That said, even though they haven’t lost to them either – both matches ended in draws – the knowledge that this presents the one ray of hope to the lads from Lovers Walk might just bug them, a little like a recurrent toothache.
Frankly, that appears to be the only source of hope open to the visitors on their trek up to what is sure to be a typically damp SACS field.
It hurts to have to say this, but the visitors haven’t shown enough signs of resurgence anywhere except in the front row, where James Alexander and Luthando Woji have caught the eye, and, on occasion, in the loose phases, in which old warhorse Cameron Bowes has found a willing apprentice in lively Inga Halu.
The backline has been disrupted to the point that one wonders whether anyone actually knows who is going to play until just before the kick-off.
SACS have seemed ominously stable all round, even when they have been forced by injury to play without captain Lucky Dlepu behind the pack. The integration of new players, when required, has been smooth and seamless, more as the result of design than of luck.
It’s been that sort of season and, if Hayes, Hop, Zeederberg and Abrahams out back have anything to say about it, there really doesn’t seem to be a cogent reason to think that Saturday will turn out otherwise.
For those with cold feet, either literally or figuratively, SuperSport One (DSTV 201) will show the match live at 13:55.
Bishops host Rondebosch at a time when the former school’s thoughts, and most likely those of the entire local schoolboy rugby fraternity, are on far more serious things than rugby.
First team coach Richard Smith suffered severe head injuries in a burglary at his home on Tuesday morning. After initial surgery, he was reported to be in an induced coma, although the surgeons at the Vincent Pallotti Hospital were cautiously optimistic that they had succeeded in relieving the cranial pressure.
The thoughts and prayers of everybody connected with the school are with Richard’s wife and children, who, while mercifully spared physical assault, have been severely traumatised.
That such a mind-numbing random act of violence should befall such a charming, passionate gentleman is beyond comprehension.
As coincidence would have it, Rondebosch head coach Mark Lindenberg played in the same Bosch 1st XV as Smith twenty years ago, leaving him understandably distraught.
Should the game take place, current form would tend to favour the Platinum Blues, even though their last outing saw them beaten convincingly 25-0 by Paarl Boys’ High, also at Saturday’s venue, the Piley Rees.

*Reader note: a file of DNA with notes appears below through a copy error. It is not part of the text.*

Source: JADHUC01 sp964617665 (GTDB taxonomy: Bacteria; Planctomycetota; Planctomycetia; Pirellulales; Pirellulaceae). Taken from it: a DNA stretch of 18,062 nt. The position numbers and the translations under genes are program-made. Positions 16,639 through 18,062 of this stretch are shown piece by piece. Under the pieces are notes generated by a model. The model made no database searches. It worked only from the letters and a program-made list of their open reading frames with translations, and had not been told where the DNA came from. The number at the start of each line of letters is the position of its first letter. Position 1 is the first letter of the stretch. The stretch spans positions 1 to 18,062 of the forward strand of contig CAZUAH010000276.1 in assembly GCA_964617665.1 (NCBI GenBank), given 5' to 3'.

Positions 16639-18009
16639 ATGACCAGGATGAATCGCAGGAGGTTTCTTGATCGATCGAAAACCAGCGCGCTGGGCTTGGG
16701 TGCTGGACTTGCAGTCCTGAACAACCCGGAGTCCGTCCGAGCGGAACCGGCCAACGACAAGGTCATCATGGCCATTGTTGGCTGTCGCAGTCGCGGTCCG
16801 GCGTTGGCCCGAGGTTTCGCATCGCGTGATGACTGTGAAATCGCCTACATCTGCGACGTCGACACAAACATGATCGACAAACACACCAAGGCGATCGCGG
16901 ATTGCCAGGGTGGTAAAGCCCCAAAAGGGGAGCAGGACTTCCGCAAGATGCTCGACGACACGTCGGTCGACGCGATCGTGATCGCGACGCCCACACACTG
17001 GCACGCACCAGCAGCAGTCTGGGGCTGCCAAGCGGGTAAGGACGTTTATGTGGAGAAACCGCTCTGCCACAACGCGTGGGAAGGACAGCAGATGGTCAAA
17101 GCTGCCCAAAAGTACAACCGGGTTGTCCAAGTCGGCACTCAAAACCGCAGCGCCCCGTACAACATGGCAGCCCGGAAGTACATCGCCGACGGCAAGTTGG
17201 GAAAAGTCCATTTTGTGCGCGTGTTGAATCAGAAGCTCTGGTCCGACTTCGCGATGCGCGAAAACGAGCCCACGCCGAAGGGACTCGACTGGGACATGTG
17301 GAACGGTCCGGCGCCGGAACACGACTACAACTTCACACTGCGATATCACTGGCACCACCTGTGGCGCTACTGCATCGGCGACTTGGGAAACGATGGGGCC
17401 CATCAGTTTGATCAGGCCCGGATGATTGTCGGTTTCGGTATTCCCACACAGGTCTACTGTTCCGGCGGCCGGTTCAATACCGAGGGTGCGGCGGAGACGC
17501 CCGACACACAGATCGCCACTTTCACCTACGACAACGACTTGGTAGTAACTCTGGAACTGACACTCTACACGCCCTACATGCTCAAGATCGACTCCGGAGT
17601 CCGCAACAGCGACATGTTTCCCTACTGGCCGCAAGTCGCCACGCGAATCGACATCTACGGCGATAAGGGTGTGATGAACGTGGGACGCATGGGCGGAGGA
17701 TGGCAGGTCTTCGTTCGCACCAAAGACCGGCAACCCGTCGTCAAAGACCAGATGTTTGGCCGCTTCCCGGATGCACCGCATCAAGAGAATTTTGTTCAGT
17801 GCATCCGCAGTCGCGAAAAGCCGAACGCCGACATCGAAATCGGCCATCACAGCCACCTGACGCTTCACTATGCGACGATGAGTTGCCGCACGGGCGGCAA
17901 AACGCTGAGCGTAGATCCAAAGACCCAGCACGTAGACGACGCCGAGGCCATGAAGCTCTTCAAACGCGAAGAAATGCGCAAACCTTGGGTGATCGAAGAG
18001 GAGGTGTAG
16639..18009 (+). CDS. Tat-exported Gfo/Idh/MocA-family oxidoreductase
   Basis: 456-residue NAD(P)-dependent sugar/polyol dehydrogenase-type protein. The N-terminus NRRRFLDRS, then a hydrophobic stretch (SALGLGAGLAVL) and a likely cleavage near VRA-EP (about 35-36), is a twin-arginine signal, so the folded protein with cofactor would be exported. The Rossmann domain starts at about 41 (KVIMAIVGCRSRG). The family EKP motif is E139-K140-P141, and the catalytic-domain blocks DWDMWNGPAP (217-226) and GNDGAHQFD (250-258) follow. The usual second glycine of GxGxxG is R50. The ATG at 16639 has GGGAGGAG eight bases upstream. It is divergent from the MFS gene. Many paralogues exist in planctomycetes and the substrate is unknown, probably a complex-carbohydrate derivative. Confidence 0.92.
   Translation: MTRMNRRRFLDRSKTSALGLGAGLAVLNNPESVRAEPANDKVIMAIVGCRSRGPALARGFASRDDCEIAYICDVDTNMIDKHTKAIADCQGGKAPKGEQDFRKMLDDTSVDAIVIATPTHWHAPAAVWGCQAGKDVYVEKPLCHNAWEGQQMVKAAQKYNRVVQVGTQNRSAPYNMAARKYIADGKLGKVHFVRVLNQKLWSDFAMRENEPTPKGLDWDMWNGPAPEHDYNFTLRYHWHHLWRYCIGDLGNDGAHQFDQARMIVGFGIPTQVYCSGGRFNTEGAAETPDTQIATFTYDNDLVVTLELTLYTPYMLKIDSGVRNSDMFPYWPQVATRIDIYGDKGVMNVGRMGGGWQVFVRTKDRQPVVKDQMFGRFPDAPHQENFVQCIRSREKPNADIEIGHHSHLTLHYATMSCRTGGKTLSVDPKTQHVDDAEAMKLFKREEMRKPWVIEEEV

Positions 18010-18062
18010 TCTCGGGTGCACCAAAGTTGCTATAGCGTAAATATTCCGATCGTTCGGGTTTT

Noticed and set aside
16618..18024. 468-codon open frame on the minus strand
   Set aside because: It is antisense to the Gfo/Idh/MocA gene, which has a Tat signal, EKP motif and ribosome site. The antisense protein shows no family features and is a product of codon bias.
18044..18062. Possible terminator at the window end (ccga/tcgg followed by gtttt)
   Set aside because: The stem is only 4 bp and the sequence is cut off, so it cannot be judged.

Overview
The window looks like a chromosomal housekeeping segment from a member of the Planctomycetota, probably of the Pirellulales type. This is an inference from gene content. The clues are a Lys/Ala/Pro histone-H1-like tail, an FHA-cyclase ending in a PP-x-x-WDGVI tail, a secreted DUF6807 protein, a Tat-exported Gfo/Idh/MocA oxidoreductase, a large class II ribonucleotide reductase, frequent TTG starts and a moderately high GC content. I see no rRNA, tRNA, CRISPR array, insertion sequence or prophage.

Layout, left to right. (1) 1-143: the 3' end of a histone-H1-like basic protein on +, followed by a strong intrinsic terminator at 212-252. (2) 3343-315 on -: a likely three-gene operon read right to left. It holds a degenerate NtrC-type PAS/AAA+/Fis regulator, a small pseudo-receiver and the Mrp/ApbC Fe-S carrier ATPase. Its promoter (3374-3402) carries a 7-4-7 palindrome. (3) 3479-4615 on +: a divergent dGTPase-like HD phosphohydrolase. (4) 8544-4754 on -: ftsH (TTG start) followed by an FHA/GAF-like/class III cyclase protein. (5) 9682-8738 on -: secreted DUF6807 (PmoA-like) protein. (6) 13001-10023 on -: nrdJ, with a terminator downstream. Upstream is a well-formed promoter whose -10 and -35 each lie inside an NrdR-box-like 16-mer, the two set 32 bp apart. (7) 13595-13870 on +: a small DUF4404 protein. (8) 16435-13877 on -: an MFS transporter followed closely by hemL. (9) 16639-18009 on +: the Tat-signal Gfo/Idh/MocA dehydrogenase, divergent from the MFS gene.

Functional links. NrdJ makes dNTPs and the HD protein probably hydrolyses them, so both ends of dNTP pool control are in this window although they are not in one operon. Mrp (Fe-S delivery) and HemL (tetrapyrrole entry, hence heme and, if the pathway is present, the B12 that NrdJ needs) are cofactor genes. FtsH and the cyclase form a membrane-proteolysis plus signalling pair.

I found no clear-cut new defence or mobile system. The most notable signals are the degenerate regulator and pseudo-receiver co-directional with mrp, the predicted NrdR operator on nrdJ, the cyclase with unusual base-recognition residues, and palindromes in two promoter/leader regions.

Bosch might have had the better of their 14-14 home draw against SACS, but prior to that, the heavy home hidings handed out to them by Boishaai (73-7) and Paul Roos (52-15) plus the 21-33 at Stellenberg hardly constitute the foundation on which to build a challenge.
Perhaps the two teams’ results, coming fairly soon after each other, against the top-ranked school side in the country might provide some indication of what is to come?
But, allow me to jog your memory about just one of the weird and wonderful things that have a habit of happening when these two face off on the same piece of lawn.
It’s the last match of the 2014 season, at the Piley Rees. To the surprise of many, ace Bosch loose forward Zain Davids runs out in the no.12 jumper, an outrageous positional switch which looks like a masterstroke as he breaks clear in the closing seconds, only for Sam Mitchell – a lock, of all people – to bring him down fifteen metres shy of the tryline. Bishops 21 Rondebosch 20. Game over.
OK, the St Andrew’s game might be the derby as far as Bishops is concerned, but very few of Saturday’s crowd will have made it to Grahamstown to witness this year’s triumph. For those who didn’t hit the N2 and for every Bosch learner, this is The Big Show Part One.
Nerves a little unsteady? Don’t fret, this game will also be broadcast live on DSTV Channel 201 from 11:55 am.
Elsewhere, Brackenfell will be hoping that their four WP Under 18 players deliver the goods when they welcome third-tier Milnerton. And don’t forget the enticing DF Malan vs Tygerberg clash on Tuesday.